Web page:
Working ConditionsWork will normally be done in an office environment. IT specialist business analysis (systems and requirements engineering) will be particularly computer based. The work is often project based with analysis of a certain area and this can mean that as a deadline approaches hours can be very long. The project-based nature of the job can mean that a business analyst focuses on a particular project for an extended period. This may be as short as a couple of weeks for minor projects or up to 2 years for major analysis or changes to the business model e.g merger & acquisition implementation or buyout analysis. For the less IT dominated side the first stages will normally entail spending time with the management of a company and assessing their current systems and areas for improvement. This will define the scope of the project and will often be onsite and require good access to management and accounts. A period in the office, building and running models will then be common before presenting the proposed solution or range of solutions to the client. In this role an ability to travel and spend extended periods away from home can be necessary.
SalaryBase salaries for new entrants are normally around £25,000 -£45,000 depending upon industry and experience. The move into management consultancy - a somewhat natural progression - can increase salaries significantly and with reasonable experience it is possible to earn in excess of £100,000 plus bonuses. Consultancy work can be both on a self-employed or employed basis. Most of the big firms offer comprehensive benefits packages including pension contributions, death in service cover and private medical care.
SkillsThe list below is somewhat intimidating but most businesses will assist and pay for you to develop these skills and provide the necessary training. As with most jobs commitment, thought and a desire to learn are thus paramount.
AnalyticalAs the name attests, being able to analyse a situation and present a solution is key. Excellent attention to detail, the ability to monitor profit and risk outcomes and reporting and presentation skills are important.
TechnicalTechnical skills can be very important within this profession. Having a knowledge of programming and statistical modelling techniques (Matlab and Visual Basic) and financial statement analysis will be advantageous.
KnowledgeUnderstanding the business and having a wide appreciation of the business environment are imperative. Being able to learn about a business quickly and filter information is also important.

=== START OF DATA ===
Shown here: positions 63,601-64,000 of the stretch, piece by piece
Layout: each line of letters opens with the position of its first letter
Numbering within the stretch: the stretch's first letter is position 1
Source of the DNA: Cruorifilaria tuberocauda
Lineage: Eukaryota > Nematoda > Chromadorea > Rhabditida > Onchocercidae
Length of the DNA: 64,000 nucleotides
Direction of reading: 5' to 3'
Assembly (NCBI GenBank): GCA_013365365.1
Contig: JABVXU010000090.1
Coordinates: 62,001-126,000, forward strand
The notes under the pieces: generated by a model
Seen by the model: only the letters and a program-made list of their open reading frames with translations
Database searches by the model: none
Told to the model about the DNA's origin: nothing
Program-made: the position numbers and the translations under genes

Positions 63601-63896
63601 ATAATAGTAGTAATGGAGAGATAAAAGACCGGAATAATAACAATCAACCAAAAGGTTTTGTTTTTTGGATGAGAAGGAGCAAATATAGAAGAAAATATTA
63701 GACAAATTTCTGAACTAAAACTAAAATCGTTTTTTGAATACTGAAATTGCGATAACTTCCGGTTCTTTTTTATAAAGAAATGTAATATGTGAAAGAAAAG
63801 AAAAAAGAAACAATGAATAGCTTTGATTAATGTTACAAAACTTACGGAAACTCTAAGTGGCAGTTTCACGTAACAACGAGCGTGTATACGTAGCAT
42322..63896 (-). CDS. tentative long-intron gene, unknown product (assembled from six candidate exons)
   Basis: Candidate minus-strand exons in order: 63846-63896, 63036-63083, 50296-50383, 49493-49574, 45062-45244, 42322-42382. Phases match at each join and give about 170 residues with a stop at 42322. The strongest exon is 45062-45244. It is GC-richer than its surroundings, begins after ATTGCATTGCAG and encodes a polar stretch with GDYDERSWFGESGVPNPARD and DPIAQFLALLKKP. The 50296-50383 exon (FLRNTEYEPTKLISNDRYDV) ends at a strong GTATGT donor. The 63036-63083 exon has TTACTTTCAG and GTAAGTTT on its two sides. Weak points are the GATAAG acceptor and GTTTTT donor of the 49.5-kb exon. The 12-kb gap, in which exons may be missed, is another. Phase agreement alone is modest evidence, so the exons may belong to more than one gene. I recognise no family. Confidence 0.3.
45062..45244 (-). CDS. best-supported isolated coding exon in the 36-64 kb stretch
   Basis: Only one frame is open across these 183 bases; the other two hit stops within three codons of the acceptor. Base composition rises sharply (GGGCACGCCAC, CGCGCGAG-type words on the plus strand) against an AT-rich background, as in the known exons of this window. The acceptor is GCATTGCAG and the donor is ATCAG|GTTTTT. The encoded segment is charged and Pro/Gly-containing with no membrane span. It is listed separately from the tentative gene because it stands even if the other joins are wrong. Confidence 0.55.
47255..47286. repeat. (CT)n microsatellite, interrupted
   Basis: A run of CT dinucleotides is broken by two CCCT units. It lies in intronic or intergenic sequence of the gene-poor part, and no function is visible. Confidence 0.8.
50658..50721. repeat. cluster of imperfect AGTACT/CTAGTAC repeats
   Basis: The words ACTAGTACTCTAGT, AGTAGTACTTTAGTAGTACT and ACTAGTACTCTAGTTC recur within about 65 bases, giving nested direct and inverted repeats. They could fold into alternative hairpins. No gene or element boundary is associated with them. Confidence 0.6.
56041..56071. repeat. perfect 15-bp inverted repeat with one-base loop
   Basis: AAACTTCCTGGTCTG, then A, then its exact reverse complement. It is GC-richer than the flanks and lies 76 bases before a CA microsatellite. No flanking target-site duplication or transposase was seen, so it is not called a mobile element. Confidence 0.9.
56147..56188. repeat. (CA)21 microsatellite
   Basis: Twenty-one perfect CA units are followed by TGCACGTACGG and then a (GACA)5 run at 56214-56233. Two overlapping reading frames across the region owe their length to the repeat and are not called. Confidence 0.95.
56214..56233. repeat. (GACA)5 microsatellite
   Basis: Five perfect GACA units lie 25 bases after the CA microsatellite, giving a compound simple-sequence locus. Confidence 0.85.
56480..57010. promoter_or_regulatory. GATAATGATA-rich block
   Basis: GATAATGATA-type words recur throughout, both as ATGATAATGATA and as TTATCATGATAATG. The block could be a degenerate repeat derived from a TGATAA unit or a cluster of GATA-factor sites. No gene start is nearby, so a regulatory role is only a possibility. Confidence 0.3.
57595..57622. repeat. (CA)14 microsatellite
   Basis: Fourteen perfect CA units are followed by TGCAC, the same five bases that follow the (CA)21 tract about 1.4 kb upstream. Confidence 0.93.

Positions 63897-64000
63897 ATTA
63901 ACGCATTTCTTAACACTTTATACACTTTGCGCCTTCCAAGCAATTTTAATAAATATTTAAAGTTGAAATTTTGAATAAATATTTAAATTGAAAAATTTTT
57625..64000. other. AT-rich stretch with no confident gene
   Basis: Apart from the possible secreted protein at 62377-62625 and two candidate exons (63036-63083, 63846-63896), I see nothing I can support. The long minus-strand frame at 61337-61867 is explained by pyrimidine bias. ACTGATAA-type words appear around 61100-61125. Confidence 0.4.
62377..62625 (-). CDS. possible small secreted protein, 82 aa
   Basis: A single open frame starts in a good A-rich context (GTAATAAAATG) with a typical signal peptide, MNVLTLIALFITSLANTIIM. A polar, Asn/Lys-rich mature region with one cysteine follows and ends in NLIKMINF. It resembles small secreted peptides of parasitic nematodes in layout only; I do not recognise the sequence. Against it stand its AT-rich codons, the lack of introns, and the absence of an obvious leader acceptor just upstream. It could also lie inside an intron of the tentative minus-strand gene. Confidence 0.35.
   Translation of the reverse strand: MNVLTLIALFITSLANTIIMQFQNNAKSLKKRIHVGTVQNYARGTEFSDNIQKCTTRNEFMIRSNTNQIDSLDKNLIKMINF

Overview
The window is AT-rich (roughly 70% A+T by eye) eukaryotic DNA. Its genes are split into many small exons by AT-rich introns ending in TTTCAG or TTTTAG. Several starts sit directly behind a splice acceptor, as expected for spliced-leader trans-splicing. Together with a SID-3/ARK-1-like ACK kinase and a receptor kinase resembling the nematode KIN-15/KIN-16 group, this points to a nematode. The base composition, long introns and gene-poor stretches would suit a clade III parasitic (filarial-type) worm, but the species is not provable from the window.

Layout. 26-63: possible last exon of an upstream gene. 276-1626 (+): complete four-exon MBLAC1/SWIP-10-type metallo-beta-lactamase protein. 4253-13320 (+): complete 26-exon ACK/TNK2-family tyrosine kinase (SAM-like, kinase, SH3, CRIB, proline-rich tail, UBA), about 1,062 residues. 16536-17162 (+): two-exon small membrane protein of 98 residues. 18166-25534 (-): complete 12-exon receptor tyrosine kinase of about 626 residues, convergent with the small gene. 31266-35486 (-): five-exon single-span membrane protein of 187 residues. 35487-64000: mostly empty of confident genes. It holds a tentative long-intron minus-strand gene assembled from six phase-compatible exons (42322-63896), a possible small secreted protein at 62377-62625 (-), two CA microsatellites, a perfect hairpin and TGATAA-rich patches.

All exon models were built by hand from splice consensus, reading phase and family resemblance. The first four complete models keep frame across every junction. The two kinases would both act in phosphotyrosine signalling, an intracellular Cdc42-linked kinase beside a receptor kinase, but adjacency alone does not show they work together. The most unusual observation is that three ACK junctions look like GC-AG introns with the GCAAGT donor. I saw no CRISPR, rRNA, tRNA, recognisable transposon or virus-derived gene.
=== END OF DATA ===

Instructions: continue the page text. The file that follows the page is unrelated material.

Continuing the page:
PersonBusiness analysts will need good communication skills and may need to present technical information. Tact is very important as evaluating a business can involve criticism of current practices and staff. Evaluating a client's needs and working well with people are important. Problem solving ability is a must. A client-facing analyst will need to be presentable and smartly dressed. There is a distinction between project managers and business analysts and some business analysts may be desk based and not need all of these skills.
ExperienceWhile it is possible to go into the IT side post A-Level (or equivalent) most of the major employers will expect education at degree level or higher and it is not uncommon to have achieved an MA or MSc. Experience of programming or modelling work is important although not essential. Having a background in a particular industry can prove beneficial.
EmployersMost jobs are within big consultancy firms. However, almost all large firms will have business analysts in one form or another.
Consulting and Management Consultant firmse.g. L.E.K Consulting, Mercer, AON, Watson Wyatt, Guy Carpenter, Oliver Wyman, Hewitt, Mckinsey & Company, Accenture, Deloitte, Ernst & Young, PriceWaterhouseCoopers and KMPG.
Career ProgressionManagement Consultants and Project Managers often work hand in hand with business analysts to meet clients’ needs. Successful roles in a range of IT careers are also common. There is an increasing trend for Private Equity houses to employ business analysts for their modelling skills. The rewards achievable in this profession can be exceptional but job security is limited and hours very long.
James Cameron, 26 years old is a Business Analyst working for Mercer Ltd.